Monday, October 25, 2010

Blast of Silence

From the studio’s point of view, it’s easy to see why Blast of Silence was not a priority at the time of its release.  It was a cheap distribution pick-up that must have seemed downright perverse to studio executives given that its protagonist wasn't played by anyone well-known from either film or television, but by its writer-director, a 26 year old non-actor. But Blast of Silence was a fast, cheap thriller with enough violence and gunplay--elements that could always make a couple of bucks for a studio if the budget was right.  In my perfect movie world, Allen Baron’s prodigious directorial debut should have put him on the auteur map. Instead, he went on to direct episodes of Dukes of Hazard, Charlie’s Angels and The Love Boat.  Blast of Silence was dumped into a handful of theaters in April 1961, quickly vanished into obscurity, and was almost impossible to see for years, known only by reputation until a small revival in the nineties.

Blast of Silence is a model thriller and character study that takes us step by step through a killer’s process in setting up his prey for the eventual kill. At every turn, Baron’s direction remains assured and proficient, with few if any missteps.  The framing and editing have an experimental edge and Baron comes up with some incredibly brutal set pieces pushing the boundaries of noir to grim extremes. It's difficult to think of another film from that era that's so stark, sleek and antisocial since that type of attitude didn't become fashionable until the late 1960s.

The production, shot on the streets of New York in black and white with a minimal crew, embraces its limitations, forgoing realism for an alienated atmosphere.  Blast of Silence goes further than any previous noir in eschewing a lumbering chiaroscuro in favor of a naturalism closer to a down-and-dirty, semi-documentary aesthetic (more Cassavetes than Alton) which showcases studiously gray and unglamorous views of 1961 Manhattan. It’s a great New York film and Baron strikes gold in the many locations around the city, from the Staten Island Ferry and Harlem, to various rooftops and vintage storefronts and nightclubs. The locations feel authentic and unaltered: one look at the realistic rathole apartments tells you that these filmmakers are all-too-familiar with their territory.   It's impressive how artfully Baron presents these shots, given the shoot-and-run-without-permits circumstances of the production.

Baron stars as Frankie Bono, a hitman loner who visits Manhattan over the Christmas holiday to kill "a second string syndicate boss with too much ambition...and a mustache to hide the fact he has lips like a woman."  This high-pulp voice-over is provided by a gravelly-voiced, blacklisted and uncredited Lionel Stander.  He speaks in tones that are sneering, condescending, cruel, and mean-spirited, but somehow very wise and even a little sympathetic.  The voice-over provides a brutally poetic touch to the entire film, frequently turning up to address the audience and the film's often silent protagonist.  After buying a hot .38 from a crazy slob named Fat Ralphie, the tightlipped Bono has 24 hours to chill out and, as Stander tells him, "lose yourself in the Christmas spirit with the rest of the suckers." He runs into an old associate from the orphanage where he grew up, meets the guy's sister, and lowers his guard enough to go to a party with them. Still, Bono only knows how to treat this nice girl like a piece of meat, with the ever-sociable Stander advising, "If you want a woman, buy one. In the dark, so she won't remember your face."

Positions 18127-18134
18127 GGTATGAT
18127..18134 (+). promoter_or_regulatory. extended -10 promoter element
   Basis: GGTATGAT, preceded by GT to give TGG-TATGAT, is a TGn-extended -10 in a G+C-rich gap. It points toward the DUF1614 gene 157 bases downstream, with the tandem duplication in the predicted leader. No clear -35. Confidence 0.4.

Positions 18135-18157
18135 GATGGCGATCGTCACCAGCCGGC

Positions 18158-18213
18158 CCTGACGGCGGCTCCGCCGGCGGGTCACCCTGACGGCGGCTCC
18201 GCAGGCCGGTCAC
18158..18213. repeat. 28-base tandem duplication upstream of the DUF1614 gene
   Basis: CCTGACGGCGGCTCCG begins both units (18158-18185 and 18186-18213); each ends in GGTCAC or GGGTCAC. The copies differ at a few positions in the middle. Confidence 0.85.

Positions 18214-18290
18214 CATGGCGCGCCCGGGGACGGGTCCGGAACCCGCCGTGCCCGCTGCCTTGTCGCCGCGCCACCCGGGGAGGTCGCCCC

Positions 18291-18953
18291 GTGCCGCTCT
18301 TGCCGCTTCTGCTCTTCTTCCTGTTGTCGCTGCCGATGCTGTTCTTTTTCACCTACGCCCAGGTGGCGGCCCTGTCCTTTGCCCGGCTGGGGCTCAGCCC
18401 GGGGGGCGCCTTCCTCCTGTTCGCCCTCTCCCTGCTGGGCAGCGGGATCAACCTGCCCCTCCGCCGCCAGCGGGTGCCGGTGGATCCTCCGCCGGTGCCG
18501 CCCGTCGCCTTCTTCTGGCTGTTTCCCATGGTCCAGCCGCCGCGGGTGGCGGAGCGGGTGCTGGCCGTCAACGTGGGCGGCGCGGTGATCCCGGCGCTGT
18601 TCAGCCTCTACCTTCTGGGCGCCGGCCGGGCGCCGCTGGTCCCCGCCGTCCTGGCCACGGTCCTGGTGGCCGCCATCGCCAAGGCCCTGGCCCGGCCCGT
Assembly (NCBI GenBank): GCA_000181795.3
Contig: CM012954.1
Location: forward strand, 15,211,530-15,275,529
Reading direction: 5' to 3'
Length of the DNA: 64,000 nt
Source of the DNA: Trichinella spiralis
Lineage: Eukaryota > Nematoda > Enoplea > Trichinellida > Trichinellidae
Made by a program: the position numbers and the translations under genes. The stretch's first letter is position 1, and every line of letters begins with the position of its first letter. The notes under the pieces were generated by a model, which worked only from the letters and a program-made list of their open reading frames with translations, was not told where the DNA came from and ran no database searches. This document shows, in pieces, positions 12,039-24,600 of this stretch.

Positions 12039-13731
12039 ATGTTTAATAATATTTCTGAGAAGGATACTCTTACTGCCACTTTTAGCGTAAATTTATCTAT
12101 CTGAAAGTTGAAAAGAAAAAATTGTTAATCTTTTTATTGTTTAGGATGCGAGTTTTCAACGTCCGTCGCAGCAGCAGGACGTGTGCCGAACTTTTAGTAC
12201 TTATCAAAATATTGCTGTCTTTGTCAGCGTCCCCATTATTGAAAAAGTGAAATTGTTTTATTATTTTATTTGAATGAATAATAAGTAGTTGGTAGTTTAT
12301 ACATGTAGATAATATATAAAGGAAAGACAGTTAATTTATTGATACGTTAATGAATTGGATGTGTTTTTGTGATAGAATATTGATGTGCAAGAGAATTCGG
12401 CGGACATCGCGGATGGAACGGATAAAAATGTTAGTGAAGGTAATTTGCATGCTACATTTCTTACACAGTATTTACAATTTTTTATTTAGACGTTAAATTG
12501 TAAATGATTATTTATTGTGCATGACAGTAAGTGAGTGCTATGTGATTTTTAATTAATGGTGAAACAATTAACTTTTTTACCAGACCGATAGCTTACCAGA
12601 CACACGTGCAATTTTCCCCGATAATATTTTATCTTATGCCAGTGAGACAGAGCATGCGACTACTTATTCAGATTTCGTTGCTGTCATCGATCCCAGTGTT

Some cite Baron’s performance as the film’s one weakness, but since Bono is such a expressionless, humorless cipher, it's difficult to tell if Baron can act.  His stiffness and unease in front of the camera actually serves the character, who seems to be struggling valiantly to hide his weaknesses. As played by Baron, the expected noir antihero without a sense of humor becomes a sympathetic tragic figure.

This film is a twilit, deathward emanation of everything that had underlain the noir form from its beginnings. Baron ignored the rules and brought forth a dissociated, ugly vision of his fellow man that, unlike its closest spiritual predecessors in noir, never resorts to either grotesquerie or easy symbology. The loneliness, doom and spiritual unease that operated at noir’s core which became more pronounced as the form slowly began shedding its visual trappings in the 1950s, here become its dominant emotional surface, infecting everything, consuming every character in the film rather than simply its protagonist. No American film before it, made in Hollywood or anywhere else, had trafficked so promiscuously in unadulterated nihilism, or so used the condition of constant, irritated Hate as its emotional motif. As far as this film is concerned, chronic nihilism and despair aren’t debilitating conditions at all. They’re so conducive to success that they become positively therapeutic.  Try selling that to the Friday Night at the Movies crowd.

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